Ocho

  OCHO

Ocho
Nose tap
The u turn cross step

 

Ocho

The ocho, or eight, is a figure eight shaped sequence of steps that go up to the nose and back.

The ocho is another cross step pattern that mixes forward and back cross steps. It's difficult, about as hard as the grapevine. Instead of a back step up the board, the ocho features a front cross step that goes down the board!

The sequence starts with the board going diagonally across the road. This is the part of a turn that is the slowest and easiest to control. A little pressure on the uphill rail is maintained all the way through the traverse across the road.

The skater's first step is a regular cross step, with one variation. The foot is placed straight across the board, not diagonally. Already this is hard, because it's hard to balance on one foot this way. The board will want to shoot forward or back.

Nose tap

The legs are uncrossed and the front foot is placed on the nose. The foot is very turned in and not much weight is placed on it. It's more of a tap against the nose rather than a step. The upper body rotates counter clockwise to get ready for the next step.

The u turn cross step

This next step is the most difficult. The skater takes a front cross step, only it goes back down the board, toward the tail. So the left leg has uncrossed up the board and u turned back in a front cross.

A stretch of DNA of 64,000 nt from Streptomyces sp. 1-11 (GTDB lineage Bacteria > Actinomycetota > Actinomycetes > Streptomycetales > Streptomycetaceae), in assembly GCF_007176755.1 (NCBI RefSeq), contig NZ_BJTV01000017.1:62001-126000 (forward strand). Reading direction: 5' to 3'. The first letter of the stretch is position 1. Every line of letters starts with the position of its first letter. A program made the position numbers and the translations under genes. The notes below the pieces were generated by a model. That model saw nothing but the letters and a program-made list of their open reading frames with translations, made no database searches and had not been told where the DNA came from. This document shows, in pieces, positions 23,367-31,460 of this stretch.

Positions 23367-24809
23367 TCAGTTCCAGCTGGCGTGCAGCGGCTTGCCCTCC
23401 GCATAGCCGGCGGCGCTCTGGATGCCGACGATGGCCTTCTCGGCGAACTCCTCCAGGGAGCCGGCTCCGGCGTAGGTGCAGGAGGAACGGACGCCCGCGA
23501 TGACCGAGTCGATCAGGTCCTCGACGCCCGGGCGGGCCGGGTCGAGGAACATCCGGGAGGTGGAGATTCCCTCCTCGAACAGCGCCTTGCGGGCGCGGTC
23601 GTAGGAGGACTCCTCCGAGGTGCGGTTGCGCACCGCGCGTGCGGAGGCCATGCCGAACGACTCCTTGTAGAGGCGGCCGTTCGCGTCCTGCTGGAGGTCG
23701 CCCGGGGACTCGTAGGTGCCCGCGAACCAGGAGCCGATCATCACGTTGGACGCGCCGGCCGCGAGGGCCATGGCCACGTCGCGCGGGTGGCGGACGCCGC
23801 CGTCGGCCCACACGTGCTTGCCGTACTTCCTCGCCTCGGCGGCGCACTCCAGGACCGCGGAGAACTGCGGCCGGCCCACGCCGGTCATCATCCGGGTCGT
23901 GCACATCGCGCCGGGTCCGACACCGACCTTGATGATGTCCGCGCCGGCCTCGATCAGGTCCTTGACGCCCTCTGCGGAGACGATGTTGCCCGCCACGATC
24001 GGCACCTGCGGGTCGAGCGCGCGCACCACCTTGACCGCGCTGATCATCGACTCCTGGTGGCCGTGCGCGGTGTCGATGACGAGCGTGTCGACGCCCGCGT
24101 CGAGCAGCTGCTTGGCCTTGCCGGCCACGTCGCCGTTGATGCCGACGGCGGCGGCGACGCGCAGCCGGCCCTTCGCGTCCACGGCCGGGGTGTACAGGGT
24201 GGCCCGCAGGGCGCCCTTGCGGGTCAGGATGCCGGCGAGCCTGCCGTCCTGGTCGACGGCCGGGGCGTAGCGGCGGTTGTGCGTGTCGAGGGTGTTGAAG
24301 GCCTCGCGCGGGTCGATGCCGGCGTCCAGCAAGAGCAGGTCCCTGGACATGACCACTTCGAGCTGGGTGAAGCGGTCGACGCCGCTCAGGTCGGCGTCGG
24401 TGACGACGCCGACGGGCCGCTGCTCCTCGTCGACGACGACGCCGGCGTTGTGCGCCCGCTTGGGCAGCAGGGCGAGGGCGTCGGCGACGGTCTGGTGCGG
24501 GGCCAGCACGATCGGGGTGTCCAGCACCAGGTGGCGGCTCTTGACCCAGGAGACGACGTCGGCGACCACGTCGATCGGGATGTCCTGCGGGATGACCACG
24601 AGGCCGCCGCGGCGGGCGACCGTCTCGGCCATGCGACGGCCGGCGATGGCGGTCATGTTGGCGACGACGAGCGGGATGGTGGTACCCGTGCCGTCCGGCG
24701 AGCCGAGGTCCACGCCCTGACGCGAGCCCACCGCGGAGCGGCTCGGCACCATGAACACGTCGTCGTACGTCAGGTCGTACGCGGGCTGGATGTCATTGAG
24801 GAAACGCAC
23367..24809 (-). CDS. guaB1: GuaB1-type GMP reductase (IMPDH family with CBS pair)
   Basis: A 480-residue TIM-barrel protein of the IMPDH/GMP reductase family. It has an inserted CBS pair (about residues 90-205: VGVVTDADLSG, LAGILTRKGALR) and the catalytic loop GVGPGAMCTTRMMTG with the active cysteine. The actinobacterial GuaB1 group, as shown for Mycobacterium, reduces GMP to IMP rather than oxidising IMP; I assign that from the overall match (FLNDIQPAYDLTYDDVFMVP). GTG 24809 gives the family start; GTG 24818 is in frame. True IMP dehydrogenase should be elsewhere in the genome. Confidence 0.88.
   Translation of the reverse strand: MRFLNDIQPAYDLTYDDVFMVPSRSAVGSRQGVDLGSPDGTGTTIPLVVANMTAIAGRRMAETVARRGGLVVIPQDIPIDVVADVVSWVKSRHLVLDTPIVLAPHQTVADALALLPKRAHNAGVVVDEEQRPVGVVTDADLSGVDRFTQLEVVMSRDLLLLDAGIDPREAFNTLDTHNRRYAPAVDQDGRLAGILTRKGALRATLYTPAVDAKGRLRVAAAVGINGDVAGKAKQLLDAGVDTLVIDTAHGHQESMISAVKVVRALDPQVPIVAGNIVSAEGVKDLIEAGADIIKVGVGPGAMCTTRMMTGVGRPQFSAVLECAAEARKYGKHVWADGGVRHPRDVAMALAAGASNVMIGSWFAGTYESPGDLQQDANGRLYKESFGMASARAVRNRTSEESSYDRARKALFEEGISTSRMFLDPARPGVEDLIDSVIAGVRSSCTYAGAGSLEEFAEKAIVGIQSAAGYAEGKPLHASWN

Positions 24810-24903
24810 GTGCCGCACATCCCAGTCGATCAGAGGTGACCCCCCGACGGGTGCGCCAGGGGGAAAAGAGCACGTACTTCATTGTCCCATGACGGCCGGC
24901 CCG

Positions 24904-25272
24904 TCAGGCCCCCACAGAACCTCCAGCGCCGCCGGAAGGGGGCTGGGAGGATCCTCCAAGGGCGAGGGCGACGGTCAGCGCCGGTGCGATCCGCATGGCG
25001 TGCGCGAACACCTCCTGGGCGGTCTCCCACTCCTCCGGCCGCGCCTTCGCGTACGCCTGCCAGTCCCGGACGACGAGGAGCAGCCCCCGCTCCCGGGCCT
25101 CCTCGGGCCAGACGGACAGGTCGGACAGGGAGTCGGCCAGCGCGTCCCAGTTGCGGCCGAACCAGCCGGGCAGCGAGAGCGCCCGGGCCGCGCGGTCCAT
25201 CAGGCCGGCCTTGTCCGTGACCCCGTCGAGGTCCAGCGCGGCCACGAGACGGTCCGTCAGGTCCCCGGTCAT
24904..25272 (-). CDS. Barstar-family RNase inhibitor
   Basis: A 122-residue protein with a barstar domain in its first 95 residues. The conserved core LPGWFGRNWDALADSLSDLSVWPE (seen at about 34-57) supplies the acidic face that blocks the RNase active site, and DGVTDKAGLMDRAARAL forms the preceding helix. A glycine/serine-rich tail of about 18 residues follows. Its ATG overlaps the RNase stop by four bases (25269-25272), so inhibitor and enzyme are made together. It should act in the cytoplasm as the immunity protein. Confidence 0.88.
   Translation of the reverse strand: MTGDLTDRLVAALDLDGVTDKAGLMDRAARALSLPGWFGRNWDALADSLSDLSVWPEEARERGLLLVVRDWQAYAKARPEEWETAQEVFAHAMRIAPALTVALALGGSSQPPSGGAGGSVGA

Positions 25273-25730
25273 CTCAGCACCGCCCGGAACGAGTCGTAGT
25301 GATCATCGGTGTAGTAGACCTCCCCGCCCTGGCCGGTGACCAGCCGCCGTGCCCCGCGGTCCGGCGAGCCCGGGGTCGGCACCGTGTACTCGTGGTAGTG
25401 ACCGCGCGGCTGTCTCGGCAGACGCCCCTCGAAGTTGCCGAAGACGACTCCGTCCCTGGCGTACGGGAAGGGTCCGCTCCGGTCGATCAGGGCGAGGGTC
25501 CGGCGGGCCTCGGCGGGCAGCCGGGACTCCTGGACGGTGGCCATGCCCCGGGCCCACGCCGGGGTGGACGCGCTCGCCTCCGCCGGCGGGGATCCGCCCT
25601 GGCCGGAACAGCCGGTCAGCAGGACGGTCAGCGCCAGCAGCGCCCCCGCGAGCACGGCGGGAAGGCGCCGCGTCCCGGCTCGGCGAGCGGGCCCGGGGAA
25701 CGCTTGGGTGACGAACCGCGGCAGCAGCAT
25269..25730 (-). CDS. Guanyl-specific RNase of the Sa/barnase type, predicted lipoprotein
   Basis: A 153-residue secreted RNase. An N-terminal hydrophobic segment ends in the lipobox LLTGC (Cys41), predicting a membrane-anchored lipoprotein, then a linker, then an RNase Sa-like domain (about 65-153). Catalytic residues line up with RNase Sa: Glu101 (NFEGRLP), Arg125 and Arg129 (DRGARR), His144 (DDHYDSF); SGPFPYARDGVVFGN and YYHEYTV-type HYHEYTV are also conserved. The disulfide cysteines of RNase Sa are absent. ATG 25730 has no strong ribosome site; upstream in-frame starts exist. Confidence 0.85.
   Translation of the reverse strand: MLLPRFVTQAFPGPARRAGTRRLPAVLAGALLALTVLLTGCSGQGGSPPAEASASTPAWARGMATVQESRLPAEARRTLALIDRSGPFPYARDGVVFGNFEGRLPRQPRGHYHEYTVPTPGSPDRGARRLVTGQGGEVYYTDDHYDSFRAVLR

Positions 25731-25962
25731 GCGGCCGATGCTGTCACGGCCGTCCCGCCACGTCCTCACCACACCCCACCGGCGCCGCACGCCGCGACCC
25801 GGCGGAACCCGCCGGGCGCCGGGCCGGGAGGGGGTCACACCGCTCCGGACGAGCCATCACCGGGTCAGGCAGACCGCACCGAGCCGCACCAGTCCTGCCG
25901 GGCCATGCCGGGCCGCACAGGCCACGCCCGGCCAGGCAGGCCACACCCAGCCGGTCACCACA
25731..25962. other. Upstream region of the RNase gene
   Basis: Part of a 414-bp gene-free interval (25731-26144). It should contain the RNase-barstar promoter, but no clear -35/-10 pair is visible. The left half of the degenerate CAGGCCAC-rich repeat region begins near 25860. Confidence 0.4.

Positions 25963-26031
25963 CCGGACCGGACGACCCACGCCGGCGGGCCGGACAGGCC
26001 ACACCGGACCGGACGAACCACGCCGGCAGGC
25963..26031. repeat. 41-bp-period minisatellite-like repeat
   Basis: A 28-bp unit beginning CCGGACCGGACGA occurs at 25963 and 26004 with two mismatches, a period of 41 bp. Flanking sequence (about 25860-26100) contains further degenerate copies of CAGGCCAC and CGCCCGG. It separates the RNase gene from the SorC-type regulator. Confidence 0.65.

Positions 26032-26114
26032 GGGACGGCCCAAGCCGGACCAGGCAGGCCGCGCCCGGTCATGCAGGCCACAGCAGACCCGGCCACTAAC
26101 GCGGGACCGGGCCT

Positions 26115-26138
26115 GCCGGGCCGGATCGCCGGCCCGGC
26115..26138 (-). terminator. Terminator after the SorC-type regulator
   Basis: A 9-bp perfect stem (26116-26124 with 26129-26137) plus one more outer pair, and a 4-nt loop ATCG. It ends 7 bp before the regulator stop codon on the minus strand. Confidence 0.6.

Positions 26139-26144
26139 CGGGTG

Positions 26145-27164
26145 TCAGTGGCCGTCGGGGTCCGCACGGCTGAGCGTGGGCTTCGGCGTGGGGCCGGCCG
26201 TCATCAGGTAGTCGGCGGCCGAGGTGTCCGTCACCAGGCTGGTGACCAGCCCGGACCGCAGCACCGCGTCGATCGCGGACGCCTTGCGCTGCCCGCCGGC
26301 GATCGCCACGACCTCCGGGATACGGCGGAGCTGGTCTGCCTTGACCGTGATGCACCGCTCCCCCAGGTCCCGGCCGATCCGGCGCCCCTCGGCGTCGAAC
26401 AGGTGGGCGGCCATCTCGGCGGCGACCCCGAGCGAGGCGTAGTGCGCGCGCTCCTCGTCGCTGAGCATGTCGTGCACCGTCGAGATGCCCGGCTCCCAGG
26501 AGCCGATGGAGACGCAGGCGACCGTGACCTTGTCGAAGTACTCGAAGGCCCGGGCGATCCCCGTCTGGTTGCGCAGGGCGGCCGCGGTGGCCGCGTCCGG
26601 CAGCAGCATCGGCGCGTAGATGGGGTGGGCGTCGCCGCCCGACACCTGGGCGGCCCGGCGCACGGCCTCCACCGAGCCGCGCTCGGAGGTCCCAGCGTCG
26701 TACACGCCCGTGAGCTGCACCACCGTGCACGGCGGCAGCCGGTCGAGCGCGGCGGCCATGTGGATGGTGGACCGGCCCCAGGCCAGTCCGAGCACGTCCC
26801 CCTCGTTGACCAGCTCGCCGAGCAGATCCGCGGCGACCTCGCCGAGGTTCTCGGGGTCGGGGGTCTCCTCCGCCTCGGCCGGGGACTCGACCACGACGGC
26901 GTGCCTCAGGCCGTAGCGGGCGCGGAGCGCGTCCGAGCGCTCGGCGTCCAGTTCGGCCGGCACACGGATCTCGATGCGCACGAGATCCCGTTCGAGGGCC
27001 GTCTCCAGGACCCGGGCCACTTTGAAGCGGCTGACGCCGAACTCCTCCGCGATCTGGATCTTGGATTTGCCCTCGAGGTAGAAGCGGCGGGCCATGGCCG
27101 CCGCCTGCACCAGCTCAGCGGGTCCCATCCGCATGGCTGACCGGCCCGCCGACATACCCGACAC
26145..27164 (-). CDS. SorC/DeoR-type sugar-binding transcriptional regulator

The skater crosses his left leg in front of his right, keeping his weight toward the nose so the board won't fly forward. He concentrates on landing the foot smoothly without shifting weight side to side.

As a further level of difficulty, the tap against the nose on the previous step can be skipped and the left foot held off the board or even kicked up in the air. The left foot then crosses in front on one side of the right leg, then u turns back in front on the other side all in one fluid motion. It's very difficult to control the moving board while this is happening.

Another possiblilty is to pivot the right foot a little on the ball of the foot. I find this very difficult with the stickyness of rubber sole and traction paper. In these pictures, the right foot is stationary throughout the u turn cross step.

Next he unwinds the cross, moving his right foot to the tail. The feet are now back to a normal tail stance, and the next trick can begin.

Alternately, he can tap the tail rather than weighting the foot and a cross step can immediately be taken to start another ocho.

 

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